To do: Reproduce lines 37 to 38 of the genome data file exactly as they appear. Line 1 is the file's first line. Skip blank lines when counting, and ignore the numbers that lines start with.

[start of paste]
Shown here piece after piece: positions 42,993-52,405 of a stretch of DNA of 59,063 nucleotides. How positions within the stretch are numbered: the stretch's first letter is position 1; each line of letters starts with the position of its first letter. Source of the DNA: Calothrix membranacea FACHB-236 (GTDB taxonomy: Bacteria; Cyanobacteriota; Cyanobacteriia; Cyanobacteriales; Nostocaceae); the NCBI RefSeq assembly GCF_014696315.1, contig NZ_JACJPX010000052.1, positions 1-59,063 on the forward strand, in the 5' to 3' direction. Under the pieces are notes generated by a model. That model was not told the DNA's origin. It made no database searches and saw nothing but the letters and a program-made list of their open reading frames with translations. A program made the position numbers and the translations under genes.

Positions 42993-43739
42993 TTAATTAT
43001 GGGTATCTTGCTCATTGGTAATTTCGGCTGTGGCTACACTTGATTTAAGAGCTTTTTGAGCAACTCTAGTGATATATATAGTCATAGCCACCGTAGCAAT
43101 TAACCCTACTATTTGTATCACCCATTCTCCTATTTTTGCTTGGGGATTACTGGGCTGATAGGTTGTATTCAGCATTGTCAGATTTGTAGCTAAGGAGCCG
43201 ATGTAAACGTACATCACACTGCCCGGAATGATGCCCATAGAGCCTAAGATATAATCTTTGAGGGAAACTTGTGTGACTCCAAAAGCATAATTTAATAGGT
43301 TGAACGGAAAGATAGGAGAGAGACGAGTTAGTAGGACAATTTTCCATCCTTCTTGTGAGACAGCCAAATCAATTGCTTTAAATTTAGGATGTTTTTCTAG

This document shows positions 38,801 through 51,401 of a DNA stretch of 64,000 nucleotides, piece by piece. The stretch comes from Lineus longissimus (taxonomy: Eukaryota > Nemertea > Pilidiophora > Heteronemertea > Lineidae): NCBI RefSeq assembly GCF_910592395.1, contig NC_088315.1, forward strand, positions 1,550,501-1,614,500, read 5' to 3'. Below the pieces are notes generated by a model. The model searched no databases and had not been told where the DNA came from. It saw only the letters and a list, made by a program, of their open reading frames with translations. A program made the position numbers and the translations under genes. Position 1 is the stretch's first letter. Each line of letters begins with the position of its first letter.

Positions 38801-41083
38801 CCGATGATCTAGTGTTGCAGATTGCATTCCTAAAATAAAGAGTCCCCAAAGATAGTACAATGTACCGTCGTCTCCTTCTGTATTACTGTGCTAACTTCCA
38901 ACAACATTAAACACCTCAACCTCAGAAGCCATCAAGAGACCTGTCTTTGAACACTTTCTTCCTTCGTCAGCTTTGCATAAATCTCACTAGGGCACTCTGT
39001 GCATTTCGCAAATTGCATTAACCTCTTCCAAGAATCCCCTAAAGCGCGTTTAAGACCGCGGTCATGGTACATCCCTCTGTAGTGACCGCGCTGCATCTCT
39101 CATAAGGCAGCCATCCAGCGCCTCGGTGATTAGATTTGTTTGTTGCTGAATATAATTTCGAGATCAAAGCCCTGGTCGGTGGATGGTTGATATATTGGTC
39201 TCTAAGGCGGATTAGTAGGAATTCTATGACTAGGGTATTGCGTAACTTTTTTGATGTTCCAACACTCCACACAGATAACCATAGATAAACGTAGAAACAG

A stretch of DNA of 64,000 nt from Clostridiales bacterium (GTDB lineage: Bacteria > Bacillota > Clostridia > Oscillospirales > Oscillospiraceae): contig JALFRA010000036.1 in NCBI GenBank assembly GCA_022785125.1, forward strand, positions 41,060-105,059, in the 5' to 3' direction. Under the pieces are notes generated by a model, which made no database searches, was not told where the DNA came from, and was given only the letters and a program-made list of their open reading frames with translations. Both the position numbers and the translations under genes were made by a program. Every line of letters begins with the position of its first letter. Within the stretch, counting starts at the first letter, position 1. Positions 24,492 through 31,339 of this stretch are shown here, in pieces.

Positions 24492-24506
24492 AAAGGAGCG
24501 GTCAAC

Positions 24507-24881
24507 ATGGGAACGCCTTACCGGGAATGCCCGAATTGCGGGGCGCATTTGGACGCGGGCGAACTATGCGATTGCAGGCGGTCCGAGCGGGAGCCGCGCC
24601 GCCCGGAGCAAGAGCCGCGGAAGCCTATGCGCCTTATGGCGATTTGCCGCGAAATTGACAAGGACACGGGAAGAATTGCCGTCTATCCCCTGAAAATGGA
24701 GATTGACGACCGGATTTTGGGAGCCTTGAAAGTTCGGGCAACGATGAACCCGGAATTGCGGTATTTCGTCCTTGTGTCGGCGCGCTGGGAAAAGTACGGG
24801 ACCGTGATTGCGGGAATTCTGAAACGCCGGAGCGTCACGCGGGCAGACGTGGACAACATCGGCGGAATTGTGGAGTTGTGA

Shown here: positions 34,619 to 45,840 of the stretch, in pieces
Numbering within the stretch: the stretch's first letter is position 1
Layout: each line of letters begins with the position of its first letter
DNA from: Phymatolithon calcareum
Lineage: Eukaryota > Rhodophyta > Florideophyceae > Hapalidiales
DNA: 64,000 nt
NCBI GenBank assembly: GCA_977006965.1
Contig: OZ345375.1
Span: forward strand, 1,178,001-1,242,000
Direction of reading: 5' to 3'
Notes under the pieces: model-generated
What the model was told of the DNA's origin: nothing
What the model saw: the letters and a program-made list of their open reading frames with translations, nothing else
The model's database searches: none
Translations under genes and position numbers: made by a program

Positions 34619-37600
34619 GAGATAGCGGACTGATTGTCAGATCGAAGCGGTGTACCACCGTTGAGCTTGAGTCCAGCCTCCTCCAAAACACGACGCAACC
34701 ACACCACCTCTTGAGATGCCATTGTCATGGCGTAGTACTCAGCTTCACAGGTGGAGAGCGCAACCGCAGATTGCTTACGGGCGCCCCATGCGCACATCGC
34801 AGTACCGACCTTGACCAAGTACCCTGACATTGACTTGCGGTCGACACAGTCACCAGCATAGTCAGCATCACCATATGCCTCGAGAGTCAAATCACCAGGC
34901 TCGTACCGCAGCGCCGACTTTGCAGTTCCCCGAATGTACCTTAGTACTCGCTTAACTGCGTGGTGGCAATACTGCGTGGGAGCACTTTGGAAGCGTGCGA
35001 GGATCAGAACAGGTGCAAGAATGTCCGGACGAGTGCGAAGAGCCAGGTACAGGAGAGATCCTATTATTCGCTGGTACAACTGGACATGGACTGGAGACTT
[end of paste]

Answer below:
The model's database searches: none
Translations under genes and position numbers: made by a program